Heat Domes, Deepfakes, Disinformation-Plus History of Juneteenth and CEO’s choosing dollars over Democracy with George Polisner, Founder of Civ.Works

Yogi Berra quote: “It ain’t the heat it’s the humility.”

“When you can’t make them see the light, make them feel the heat.” Ronald Reagan

Over half of the United States is currently sweltering under a heat dome making millions of people miserable. The song Summer Time written by George Gershwin, which has been covered by Ella Fitzgerald, Janis Joplin and others has the line “summer time, and the living is easy” but climate change is changing the tune. As weather becomes more extreme, heat waves, floods and wildfires are now the norm, and more and more people are living in conditions that are detrimental to their health and well being. The cries from the cult say it’s all a hoax, and it’s just the weather. Well, if you believe that, I have a bridge to sell you in Brooklyn. The weather is so extreme, that insurance companies are no longer offering home insurance in many states which are more prone to hurricanes, floods, wildfires, and earthquakes. Deny, deny, deny and drill, drill, drill continue to be the mantras of a certain political party out of touch with the citizens who they represent who have been affected by extreme weather and cannot get their lives back. Disinformation is being used to divide the populous and create chaos. A government of the people, by the people and for the people cannot subsist when propaganda rules the news cycles. So what can we do to make things better and how can we shape policy and forge ahead in a more positive way? There are actions being taken to help the environment, such as the newly established American Climate Corps. The first class of ACC was recently sworn in to this federal program that is meant to place young people in the clean energy, conservation and climate resilience sectors. In addition, there are clean tech innovations being developed and environmental groups are working to protect the planet. In terms of what you can do to help, be active in your community and teach civility and civics to your kids. Also, please make sure you are registered to vote (go to voteamerica.com). On this episode of TMSOG podcast, our resident environmentalist, political analyst and curmudgeon, George Polisner, founder of Civ.works, gives us some insight into environmental and political issues. We discuss Juneteenth, deepfakes and disinformation, as well as what actions we can take before November 5th and much more. Visit civ.works for more info.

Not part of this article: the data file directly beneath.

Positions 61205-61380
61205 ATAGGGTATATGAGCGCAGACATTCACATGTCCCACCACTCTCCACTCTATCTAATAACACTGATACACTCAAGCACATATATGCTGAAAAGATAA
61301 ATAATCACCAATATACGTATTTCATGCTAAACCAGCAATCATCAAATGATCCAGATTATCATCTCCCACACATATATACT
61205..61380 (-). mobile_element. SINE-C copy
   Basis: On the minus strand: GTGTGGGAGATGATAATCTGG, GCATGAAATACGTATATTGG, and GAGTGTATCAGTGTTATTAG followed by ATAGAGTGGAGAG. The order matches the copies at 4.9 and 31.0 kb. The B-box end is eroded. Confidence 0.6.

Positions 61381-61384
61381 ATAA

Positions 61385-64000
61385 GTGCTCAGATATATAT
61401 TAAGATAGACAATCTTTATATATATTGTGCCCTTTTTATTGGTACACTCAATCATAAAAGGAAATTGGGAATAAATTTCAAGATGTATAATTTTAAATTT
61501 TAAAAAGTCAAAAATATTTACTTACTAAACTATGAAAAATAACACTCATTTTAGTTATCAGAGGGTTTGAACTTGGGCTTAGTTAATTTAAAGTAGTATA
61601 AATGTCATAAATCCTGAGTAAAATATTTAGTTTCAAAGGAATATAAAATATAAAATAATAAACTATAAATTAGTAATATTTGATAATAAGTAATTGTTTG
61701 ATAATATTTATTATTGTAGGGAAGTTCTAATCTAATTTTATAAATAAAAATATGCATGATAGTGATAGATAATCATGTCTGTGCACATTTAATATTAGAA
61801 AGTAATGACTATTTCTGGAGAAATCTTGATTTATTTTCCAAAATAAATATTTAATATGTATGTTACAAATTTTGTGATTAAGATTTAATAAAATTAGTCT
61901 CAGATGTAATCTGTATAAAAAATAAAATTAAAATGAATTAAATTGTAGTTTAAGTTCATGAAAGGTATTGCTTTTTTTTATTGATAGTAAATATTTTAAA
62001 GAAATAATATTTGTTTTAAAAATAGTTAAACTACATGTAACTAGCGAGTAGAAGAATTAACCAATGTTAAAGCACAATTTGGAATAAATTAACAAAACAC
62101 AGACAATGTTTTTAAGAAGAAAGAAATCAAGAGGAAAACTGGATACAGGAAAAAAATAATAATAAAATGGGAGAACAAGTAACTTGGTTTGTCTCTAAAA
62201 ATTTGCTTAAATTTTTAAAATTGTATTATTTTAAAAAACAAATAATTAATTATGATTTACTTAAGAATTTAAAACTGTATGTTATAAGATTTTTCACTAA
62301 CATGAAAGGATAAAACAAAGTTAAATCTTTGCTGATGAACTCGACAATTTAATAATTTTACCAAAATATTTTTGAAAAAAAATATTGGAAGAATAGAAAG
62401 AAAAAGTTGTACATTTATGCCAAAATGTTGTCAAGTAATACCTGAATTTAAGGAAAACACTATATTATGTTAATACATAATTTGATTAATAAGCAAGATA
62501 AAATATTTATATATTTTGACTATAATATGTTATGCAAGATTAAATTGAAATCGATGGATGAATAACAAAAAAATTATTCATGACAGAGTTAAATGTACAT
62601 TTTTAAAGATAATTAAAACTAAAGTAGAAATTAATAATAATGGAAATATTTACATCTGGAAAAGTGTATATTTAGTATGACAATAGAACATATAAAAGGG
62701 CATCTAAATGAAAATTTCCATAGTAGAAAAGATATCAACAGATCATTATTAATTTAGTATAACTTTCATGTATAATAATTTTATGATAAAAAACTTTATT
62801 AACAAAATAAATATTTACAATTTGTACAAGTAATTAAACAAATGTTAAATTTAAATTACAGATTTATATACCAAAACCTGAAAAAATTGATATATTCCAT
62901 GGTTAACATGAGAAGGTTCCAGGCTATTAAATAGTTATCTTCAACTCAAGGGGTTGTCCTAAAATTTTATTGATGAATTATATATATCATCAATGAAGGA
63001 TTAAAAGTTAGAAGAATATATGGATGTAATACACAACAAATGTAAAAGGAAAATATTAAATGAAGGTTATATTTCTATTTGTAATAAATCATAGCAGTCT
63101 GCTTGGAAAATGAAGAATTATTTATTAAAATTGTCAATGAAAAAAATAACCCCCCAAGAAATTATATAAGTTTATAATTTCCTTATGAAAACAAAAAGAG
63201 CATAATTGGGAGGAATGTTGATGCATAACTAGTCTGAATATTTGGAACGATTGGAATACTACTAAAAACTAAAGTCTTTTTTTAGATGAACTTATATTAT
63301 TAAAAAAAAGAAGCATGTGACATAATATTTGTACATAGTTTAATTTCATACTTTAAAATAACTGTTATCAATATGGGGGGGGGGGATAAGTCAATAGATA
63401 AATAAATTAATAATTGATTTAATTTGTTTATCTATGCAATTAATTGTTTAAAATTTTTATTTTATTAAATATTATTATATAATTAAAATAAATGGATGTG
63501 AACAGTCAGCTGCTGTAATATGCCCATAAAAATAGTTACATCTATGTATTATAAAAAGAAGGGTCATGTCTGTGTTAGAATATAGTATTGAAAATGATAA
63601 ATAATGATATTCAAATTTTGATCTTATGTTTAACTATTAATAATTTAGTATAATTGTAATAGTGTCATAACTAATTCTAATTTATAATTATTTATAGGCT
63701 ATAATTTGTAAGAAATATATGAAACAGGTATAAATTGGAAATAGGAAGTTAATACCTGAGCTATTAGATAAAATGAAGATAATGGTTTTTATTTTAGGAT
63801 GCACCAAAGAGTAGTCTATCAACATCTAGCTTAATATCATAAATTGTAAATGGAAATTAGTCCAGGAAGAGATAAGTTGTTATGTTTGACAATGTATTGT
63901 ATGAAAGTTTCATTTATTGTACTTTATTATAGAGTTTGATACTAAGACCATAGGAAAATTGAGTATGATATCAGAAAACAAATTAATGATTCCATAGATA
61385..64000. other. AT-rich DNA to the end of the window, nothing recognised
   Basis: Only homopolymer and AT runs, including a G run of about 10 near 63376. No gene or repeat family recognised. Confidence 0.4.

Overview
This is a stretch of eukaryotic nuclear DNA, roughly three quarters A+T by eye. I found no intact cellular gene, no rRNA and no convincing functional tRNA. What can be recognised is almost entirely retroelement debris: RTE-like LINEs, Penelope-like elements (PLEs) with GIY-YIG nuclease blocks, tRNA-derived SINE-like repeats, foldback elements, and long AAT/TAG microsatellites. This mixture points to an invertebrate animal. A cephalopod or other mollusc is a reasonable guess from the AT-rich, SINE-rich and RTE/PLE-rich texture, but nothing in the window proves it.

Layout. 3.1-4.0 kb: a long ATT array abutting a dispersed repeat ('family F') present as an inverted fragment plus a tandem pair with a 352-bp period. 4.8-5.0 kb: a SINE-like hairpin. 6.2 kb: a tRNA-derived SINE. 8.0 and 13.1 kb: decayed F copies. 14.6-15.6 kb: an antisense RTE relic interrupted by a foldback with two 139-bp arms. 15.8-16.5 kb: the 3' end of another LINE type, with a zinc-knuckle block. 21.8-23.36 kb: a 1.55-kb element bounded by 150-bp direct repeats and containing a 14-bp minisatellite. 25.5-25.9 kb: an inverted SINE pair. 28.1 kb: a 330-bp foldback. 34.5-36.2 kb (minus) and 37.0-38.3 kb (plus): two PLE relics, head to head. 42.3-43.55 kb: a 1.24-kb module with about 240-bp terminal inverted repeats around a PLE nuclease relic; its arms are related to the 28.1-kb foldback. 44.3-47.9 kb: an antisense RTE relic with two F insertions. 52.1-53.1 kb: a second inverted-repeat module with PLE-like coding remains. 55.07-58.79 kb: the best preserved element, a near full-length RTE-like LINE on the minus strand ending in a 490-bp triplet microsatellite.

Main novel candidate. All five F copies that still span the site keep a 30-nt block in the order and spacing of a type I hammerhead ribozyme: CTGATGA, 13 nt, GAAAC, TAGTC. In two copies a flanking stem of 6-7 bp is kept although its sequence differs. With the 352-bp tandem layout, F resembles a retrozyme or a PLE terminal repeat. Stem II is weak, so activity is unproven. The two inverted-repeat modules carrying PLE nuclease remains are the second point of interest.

To listen to past TMSOG shows go to HudsonRiverRadio.com and Malcolmpresents.com. Follow The Many Shades of Green on Facebook, Instagram and Threads @tmshadesofgreen. Listen to TMSOG podcasts on all major podcast apps. #RaiseYourEcoConsciousness

TMSOG is proud to be on Feedspot’s list of the 50 Best Environmental Podcasts to follow in 2024: https://podcasts.feedspot.com/environmental_podcasts/